Secondly I have been excited about how much my repertoire has grown throughout this internship. Because I have had the opportunity to work with clients of different diagnoses and varying ages I have at least started to dip my toe in many genres of music, which I think will help me as I continue on my journey. During college classes we often had to memorize songs for tests or for practicums and I was able to do it, but I found in my internship that this skill became easier because I was using the songs I wanted to memorize on a daily basis and I felt much more successful. This skill is important because it allows the therapist to fully connect with the client and not be distracted by looking at the music or trying to remember what chord comes next. Especially in a group setting it is helpful to have music memorized because then the therapist can have more opportunities to connect with each client on an individual basis, which allows for the therapist to move around the room more. I realized about 4 months into my internship that this skill was improving and it was very encouraging me to see my progress from the beginning of my internship.

It is sometimes hard to articulate all the progress I have made, but I am so thankful for an internship where I was able to learn so many different aspects of being a music therapist.

 

Emily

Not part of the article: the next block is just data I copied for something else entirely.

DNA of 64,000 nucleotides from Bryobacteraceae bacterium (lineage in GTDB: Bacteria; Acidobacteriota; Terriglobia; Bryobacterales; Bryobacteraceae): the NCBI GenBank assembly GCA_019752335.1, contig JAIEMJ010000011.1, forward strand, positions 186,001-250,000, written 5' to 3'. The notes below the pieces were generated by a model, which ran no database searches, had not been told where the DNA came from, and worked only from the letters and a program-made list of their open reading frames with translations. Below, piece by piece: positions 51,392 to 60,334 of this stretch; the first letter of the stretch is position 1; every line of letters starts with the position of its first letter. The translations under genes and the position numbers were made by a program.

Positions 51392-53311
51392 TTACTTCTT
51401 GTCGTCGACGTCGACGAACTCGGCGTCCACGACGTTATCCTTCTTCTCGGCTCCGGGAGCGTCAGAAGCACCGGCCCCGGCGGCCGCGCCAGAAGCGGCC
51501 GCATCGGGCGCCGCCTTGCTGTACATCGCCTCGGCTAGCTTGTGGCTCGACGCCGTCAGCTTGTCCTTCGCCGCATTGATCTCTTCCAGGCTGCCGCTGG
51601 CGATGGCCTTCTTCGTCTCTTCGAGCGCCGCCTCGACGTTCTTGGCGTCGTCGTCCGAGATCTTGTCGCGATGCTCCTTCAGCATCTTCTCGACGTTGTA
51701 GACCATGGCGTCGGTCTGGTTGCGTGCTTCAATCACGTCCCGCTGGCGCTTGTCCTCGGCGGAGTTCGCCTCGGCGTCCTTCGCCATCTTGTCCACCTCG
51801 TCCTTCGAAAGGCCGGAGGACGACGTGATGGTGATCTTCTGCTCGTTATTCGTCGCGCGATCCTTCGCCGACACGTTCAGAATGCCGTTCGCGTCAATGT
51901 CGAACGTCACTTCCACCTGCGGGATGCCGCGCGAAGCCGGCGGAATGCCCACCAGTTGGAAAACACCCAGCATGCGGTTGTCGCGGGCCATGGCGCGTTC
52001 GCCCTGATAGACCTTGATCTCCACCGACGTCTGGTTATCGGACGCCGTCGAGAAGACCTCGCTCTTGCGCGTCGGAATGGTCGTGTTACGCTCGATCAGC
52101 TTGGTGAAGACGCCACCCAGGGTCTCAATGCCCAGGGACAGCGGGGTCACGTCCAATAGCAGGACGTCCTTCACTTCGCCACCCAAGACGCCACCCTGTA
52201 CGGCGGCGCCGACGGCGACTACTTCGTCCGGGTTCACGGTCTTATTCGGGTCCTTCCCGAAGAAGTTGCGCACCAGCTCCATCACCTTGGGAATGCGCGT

Temple Grandin

Temple Grandin is an American professor of animal science at Colorado State University, consultant to the livestock industry on animal behavior, and a spokesperson for the Autism community. In 2017 she was also inducted into the National Women’s Hall of Fame. She has taught so many about how the autism brain works and her article Thinking In Pictures or her Ted Talk The World Needs all Kinds of Minds are two great resources for anyone who works with individuals with autism.

Her article and Ted Talk shares many of the same ideas so I will be pulling what I have learned from both to quickly summarize her thoughts that I have found very helpful in my work. The first point that she makes is that she has a very visual memory and she sees every object as a specific picture in her mind. Her first example is, when someone says church steeple most people see a general picture in their mind, but for her she see’s a specific steeple and then various other specific pictures after that like Google images. Later in her article she goes on to say that sometimes those pictures are connected to memories or other events and when she thinks of one thing then that relates to another, and another and she begins to associate and can get lost in her own mind. This learning was very significant for me because many of the clients I have worked with I have noticed how one object or word can cause them to go down a track of associations that don’t always make sense to me, and often they have a hard time stopping their train of thought. In the article she also compared the way she thinks to virtual reality where she is in another world and has the ability to adapt and change any picture that she see’s in her mind. This is why she has been so successful in the livestock industry because she is able to put herself in the cattle’s shoes and adapt their areas with her brain to create a more are comfortable resulting in more humane treatment of cattle.